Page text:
21/22. The Palace of Death I Le Palais de Ia Mort (CB and EB versions) TEXTUAL NOTES (DEVOIR 21)

14-15. "young sphere ... launched in space": compare the combination of religion and astronomy in "The Immensity of God." 17. "noble savage": an allusion to Rousseau, with whose work CB was to some extent familiar; Heger and his colleagues were skeptical of Rousseau's educational theories. 18 (19). Methuselah: biblical patriarch who allegedly lived 969 years (Gen. 5.21-28). 19. Enoch, Abraham, Jacob: biblical patriarchs. Abraham was progenitor of the Hebrews; Jacob was his son. There are several Enochs; one was the son of Cain (Gen. 4.17), another the father of Methuselah.

Notes to Pages 212-17


20. Mesopotamia: literally, country among the rivers; ancient land between the Tigris and Euphrates, north and east of Palestine. 36 (37). By Dan, which she crossed out, CB might have meant the Don, a river of southern Russia; she substitutes the Neva, a northern Russian river. 55 (56). "faithful laborer in these fields": perhaps an ironic allusion to Jesus' parable ofthe laborers in the vineyard, Matt. 20. 68 (70). Amazon: CB's interest in these legendary warrior women also emerges in "The Death of Moses," where she personifies early Rome as "a young Amazon, full of ardor and ambition" (line 167). She alludes to the Amazon Penthesilia in a letter of 1850 (BLFC 3:187) and in Villette (30.505). 69 (71 ). Thalestris: queen of an Amazon nation on the Black Sea in the time of Alexander the Great, most famously described by Diodorus. For further information, see Comments. 89 ff. Compare the words of St. John Rivers, resisting his love for Rosamond Oliver: "I rested my temples on the breast of temptation, and put my neck voluntarily under her yoke of flowers; I tasted her cup. The pillow was burning: there is an asp in the garland ... " (JE, 476 [ch. 32, mod. eds.]). 96-97 (100). There may be an echo here of "Medisance" ("Slander"), a dictee by Massillon that CB copied: "[C]'est une source pleine d'un venin mortel; tout ce qui en part est infecte, et infecte tout ce qui l'environne; ses louanges meme sorit empoisonnees ... ses gestes, ses mouvements, ses regards, tout ason poison, et le repand asa maniere ... "([Slander] is a source full of mortal venom; all that emanates from it is infected, and it infects all that surrounds it; its very praises are poisonous ... its gestures, its motions, its looks, all [have] their poison and spread it in their own way ... ). EDITORIAL NOTES (DEVOIR 21)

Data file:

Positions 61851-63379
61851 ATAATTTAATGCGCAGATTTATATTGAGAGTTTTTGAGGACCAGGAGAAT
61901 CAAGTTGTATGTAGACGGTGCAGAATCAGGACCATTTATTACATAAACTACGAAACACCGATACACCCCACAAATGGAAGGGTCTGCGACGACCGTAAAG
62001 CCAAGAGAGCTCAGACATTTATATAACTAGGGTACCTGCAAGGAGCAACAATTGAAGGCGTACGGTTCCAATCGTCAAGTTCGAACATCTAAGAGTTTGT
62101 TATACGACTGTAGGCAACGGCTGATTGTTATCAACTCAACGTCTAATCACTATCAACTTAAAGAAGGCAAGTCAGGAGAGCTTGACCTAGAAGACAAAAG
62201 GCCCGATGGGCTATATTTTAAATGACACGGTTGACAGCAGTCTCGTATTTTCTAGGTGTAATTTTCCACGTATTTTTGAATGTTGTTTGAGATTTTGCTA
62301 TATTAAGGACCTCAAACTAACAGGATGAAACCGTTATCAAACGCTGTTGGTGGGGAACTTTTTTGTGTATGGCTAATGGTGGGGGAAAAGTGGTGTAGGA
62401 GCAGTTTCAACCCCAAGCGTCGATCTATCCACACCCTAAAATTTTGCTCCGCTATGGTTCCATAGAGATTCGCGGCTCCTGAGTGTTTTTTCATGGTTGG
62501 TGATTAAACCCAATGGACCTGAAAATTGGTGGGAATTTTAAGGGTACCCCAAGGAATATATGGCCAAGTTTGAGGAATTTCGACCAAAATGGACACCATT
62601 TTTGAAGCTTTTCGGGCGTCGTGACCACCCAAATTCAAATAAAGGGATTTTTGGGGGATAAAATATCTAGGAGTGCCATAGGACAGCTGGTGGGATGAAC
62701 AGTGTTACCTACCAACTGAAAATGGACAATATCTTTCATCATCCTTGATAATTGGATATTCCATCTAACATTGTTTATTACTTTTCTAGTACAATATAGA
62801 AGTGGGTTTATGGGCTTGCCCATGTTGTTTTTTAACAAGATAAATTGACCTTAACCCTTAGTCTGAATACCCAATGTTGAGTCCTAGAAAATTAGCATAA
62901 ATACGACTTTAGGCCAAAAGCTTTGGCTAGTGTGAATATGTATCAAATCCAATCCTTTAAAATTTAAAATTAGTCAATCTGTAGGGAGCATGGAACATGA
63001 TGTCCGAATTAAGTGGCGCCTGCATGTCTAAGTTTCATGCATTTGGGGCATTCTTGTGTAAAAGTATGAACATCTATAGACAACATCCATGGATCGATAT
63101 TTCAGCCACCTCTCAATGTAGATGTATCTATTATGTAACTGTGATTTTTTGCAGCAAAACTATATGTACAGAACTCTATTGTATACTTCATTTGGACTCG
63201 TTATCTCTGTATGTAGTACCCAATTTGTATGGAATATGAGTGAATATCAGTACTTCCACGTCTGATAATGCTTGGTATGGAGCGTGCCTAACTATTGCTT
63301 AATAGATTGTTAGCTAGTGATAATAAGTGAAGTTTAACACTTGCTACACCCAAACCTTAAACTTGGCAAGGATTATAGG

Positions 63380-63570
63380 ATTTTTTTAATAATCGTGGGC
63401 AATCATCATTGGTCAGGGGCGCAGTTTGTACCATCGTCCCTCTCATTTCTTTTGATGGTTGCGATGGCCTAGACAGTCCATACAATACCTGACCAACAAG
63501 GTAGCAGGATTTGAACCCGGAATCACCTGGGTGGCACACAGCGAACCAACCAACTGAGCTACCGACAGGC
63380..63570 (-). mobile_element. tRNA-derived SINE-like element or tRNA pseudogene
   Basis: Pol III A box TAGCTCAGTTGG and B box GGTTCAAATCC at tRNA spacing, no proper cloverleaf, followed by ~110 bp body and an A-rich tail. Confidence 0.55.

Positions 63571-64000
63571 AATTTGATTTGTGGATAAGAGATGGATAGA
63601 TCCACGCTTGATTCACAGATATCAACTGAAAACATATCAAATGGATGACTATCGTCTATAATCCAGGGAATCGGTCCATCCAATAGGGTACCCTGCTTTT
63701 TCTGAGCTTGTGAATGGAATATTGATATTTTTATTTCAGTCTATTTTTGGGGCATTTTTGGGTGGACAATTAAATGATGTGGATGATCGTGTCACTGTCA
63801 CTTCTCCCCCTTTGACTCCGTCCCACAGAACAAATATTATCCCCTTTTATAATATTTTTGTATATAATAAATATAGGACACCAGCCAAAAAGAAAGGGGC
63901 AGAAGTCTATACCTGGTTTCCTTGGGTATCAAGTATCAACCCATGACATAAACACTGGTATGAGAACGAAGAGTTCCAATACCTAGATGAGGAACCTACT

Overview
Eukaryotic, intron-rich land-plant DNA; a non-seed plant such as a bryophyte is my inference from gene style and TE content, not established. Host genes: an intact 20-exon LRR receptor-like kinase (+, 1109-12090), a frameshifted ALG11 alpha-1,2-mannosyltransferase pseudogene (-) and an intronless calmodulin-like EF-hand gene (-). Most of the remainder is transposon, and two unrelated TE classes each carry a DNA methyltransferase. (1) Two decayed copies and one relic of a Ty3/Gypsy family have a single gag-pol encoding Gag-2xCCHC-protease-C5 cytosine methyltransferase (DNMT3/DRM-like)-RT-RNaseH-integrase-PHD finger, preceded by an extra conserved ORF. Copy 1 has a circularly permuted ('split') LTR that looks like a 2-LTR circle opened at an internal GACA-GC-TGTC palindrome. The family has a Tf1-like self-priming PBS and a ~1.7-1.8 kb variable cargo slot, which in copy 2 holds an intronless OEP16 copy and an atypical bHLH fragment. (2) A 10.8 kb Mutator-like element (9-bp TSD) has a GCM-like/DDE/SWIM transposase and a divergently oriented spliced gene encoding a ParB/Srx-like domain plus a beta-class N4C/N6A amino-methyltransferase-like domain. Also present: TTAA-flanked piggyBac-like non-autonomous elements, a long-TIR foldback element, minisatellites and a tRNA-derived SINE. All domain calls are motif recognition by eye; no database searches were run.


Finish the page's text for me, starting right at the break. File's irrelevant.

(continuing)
The title and the "Matiere" take up the first page of the manuscript. The devoir begins on the second page (typescript line 11 ). H makes distinctions between wavy and straight underlines, but some of his notations under verb forms are ambiguous. 2. Title in CB's double-line print. 3. M of Matiere in CB's double-line print. 11. H's commas. 12. The phrase parter de may be w.u. 13. Indecipherable notation, crossed out, below pensee bonne in left margin. 16. In MS objOn in left margin. 17. H's diagonal line after epoque. 18-19. All punctuation H's. 20. H's circumflex; his accent on Mesopotamie. 21. H's tie lBM!!B 8 is directly above his correction (to the plural) of du pliturage. 23. CB probably started to write appete but changed it to an infinitive. 25. H's comma after qui. 26. H's accent on deserts; his comma following. 28. H converts CB's Ia to Ia and adds a comma, altering the syntax; my addition above line to indicate the change. 31. In margin, here and elsewhere, indecipherable signs (an abbreviation?) follow cherchez le sens de ce mot.


Notes to Pages 216-23